How Do I Do Basic Image Processing in Mathematica

This how-to demonstrates how Mathematica can be used to do image analysis tasks. In addition to many common operations, the ListInterpolation function can be used to do new and exciting manipulations and analyses.

Note: To save bandwidth, the original imported picture is not shown in every subsection. Click here to see it.





Importing, Displaying, and Exporting Graphics Files

The Import command provides Mathematica users with an efficient and intuitive way to read files in most standard graphics formats, including bitmap, JPEG, GIF, TIFF, and numerous platform-specific formats. In many cases, Mathematica even automatically detects the correct graphics format; otherwise, users can specify it themselves. Note that one has to use double backslashes in the file path. To interactively select the file, use the GetFilePath command in the Input menu. This command opens a standard file dialog and returns a correctly formatted path to the file at the current text cursor position.

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The graphic can now be displayed using Show.

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It can also be exported in a different format. For a complete list of import and export formats, consult the documentation for Import and Export.

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Color Conversions

ColorOutput converts Mathematica graphics between different color models. The three standard models are RGBColor, CMYKColor, and GrayLevel. Note that ColorOutput changes the image representation, not just the rendering.

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Accessing Image Data

Mathematica handles many different kinds of objects: mathematical formulas, lists, and graphics, to name but a few. Although objects often look very different, Mathematica represents all in one uniform way; they are all expressions. The imported graphics files are, for example, stored as a Graphics object.

The object f in an expression f[x, y, ... ] is known as the head of the expression. You can extract it using Head. Particularly when you write programs in Mathematica, you will often want to test the head of an expression to find out what kind of thing the expression is.

Both the imported JPEG and TIFF files are, of course, Graphics objects.

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The easiest way to access the pixel data is to change the head of the expression to a Mathematica list and extract the array of pixel values. The following command replaces the Graphics head with a List head. Explaining the mechanism is beyond the scope of this document. If you are interested, consult the documentation for Replace.

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The list contains an array of pixel values and some supplemental information on image size and color model. Short gives an overview.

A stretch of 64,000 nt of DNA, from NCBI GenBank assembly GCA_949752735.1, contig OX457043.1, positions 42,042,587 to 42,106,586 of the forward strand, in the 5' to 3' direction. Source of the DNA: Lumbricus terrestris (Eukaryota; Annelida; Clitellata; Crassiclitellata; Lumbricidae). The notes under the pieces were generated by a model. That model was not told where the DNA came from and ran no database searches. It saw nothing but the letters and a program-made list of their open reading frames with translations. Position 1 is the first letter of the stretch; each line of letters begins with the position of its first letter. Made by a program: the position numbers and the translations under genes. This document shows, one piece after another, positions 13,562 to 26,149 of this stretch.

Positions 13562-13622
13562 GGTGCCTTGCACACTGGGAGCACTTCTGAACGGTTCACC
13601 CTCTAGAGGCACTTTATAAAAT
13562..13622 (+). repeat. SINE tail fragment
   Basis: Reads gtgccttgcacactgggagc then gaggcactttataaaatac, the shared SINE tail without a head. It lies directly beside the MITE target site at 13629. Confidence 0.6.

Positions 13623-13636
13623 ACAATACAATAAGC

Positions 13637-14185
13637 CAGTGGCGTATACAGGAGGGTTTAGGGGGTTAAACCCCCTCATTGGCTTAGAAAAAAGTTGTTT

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The pixel values are always the first element of the data structure. They can now be treated like any other list in Mathematica. An RGB image, for example, is represented as an array of {r, g, b} triples.

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The next line extracts the array of pixel values. To learn more about matrix manipulation, consult Section 1.8.4 of The Mathematica Book or How Do I Create and Manipulate Matrices?

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As you can see, the color values are now stored in a 302x291x3 array.

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For example, here is a ListDensityPlot of the red channel of the image. All is a new function in Mathematica 4 that simply instructs Mathematica to take all elements in the respective dimension of the array.

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Simple Math

All Mathematica functions that can be applied to lists can also work on the image data. For example, the following two lines are two different ways of inverting a grayscale image.

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The same procedure works for color images, too. Using Apply is a shortcut to convert all three color values in one step. Also, RGBColor expects its values to be between 0 and 1, so pixelvalues gets divided by 256.

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Histograms

Although Mathematica's histogram functions in Graphics`Graphics` work only for small data sets, histograms can be created easily by using BinCounts and ListPlot.

BinCounts is part of the Statistics`DataManipulation` package that ships with Mathematica.

Read in the package.

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Count the occurrences of pixel values in the red channel of the image.

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Histogram Operations